Israel’s Answer to Littleton

There was a time when news of the high school massacre in Littleton, Colo., would have struck Israelis as incomprehensible, evidence of some strange, alien disease floating around America, to which Israel was certainly immune.

Not anymore. If anything, Israelis are waiting for a Littleton to happen here. School violence, even school murder, takes place in Israel, too, and the violence is much worse than anybody thought not too long ago — worse, in fact, than in most Western countries.

A recent survey of Israeli students, conducted for the World Health Organization, found that Israel had the eighth-worst incidence of school bullying out of the 28, mainly Western countries studied. (Bullying in U.S. schools is far less severe, the study found.) Some 15 percent of Israeli pupils had occasion to bring a gun, knife or club to school for fear of being attacked. About 10 percent had stayed home from school at least once in the previous month due to the same fear.

These figures warranted brief attention until two 15-year-old boys were murdered within less than a week. First it was Yevgeny Yacobovitch, killed in Upper Nazereth by a gang of boys after an argument; then it was Gilad Raviv in Jerusalem, killed by a chronically violent, mentally disturbed boy. The Raviv killing was especially outrageous because police had seen the murderer, 19-year-old Shlomi Gabbai, threatening Raviv and his friends with a knife. Even though they knew Gabbai as a violent boy with a penchant for stabbing, the police let him go, and they even let him keep his knife. A short while later, that same knife killed Raviv.

All sorts of reasons were offered up for the mayhem: Increasing violence, verbal and physical, in all of Israeli society; permissive, preoccupied Israeli parents; lack of authority on the part of school officials; an overtaxed, underfunded, deteriorating social structure of schools, police and social welfare agencies, leaving violence-prone students unattended.

To the millions of Israelis who demanded that the schools do something to stop the violence, the answer was that the schools were doing all sorts of things, implementing any number of programs, with that goal in mind. The problem was nobody could say for certain whether these programs were doing much good.

Aryeh Rokach, head of the Education Ministry’s unit for violence prevention, rattled off just some of the names of the anti-violence programs now going on in Israeli schools: Total Quality Schools, Peer Mediation, Growing Up With Respect , Life Skills, Non-Violent Communication, Safety and Accountability, Violence Prevention Through Animal Care.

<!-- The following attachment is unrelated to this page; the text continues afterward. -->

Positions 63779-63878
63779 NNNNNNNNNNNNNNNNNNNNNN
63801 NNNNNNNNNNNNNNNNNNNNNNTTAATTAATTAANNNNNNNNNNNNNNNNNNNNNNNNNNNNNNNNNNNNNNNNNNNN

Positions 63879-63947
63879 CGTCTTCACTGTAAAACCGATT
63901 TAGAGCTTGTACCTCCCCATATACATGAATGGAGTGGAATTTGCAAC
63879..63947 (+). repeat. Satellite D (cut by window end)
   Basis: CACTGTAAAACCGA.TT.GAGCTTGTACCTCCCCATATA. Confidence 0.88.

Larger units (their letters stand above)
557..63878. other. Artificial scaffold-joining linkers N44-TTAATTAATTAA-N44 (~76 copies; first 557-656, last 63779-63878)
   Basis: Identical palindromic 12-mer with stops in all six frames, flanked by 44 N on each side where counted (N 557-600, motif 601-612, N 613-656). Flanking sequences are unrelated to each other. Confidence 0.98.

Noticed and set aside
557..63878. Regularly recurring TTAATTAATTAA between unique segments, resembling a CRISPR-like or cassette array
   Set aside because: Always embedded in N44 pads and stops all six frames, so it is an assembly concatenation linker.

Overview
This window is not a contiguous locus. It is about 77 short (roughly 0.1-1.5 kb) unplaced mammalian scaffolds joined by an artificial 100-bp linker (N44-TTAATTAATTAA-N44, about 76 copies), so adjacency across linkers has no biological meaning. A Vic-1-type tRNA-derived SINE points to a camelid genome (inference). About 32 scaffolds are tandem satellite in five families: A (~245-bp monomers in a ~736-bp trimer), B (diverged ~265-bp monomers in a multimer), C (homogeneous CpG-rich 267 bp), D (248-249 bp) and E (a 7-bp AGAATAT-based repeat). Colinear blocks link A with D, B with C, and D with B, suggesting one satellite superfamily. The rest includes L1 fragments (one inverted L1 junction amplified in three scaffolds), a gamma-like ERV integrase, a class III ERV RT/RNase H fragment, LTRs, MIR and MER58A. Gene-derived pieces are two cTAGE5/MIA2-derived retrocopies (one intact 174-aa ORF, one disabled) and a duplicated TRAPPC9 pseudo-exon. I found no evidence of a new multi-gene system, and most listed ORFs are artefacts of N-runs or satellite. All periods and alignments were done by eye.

Cynics might read this list and decide that this was a pathetically inadequate, “touchy-feely” way of dealing with students who stab their classmates to death. Rokach and other education officials were quick to point out that these programs alone were by no means intended to be the complete answer to student violence, and that with a hard-core violent student, much more punitive measures were necessary.

But Rokach insisted that these programs could not be deemed a failure, because even the shocking findings by the World Health Organization also found that the level of violence in Israel had not risen over the last four years.

Pointing to the recent fatal stabbings in Jerusalem and Upper Nazereth, Rokach said: “Without lessening the schools’ responsibility to bring down violence, it must be remembered that these two killings took place off campus. The schools cannot be responsible for what happens after the kids go home.”

Hana Shadmi, head of deterrence and development programs for the Education Ministry, said that no current research now existed on whether the anti-violence programs in the schools had been successful. However, she added, many of the programs used here originated in the United States, England and other Western countries, where they were found by researchers to have brought down violence.

Dr. Tom Gumpel, a Hebrew University expert on school violence, credited Israeli education authorities with having gotten “on the right track” toward curbing school violence, but said this was a recent change.

“For many years, school violence was pushed to the back burner,” he said, adding that Israeli schools were doing a credible job fighting school violence, considering their increasingly severe budget limitations.

The key to making students less violent was by making the school leadership — principals and teachers — better equipped to create an environment of nonviolence in the schools for the children to enter, said Gumpel.

This was an uphill battle, said Rokach, because Israeli students over the years had lost respect for their school elders. Teachers spent an inordinate amount of time just trying to get kids to stop making noise, and the students tend not to listen, he said.

Outside the schoolyard, Israeli society had become more violent, Rokach said. “You can’t expect anti-violence programs in the schools, by themselves, to counteract all the negative influences playing upon students at home and in society at large,” he said.

Said Shadmi: “If all these programs are carried out in a vacuum, without more attention paid to violence in the environment outside of schools, these programs are bound to fail.”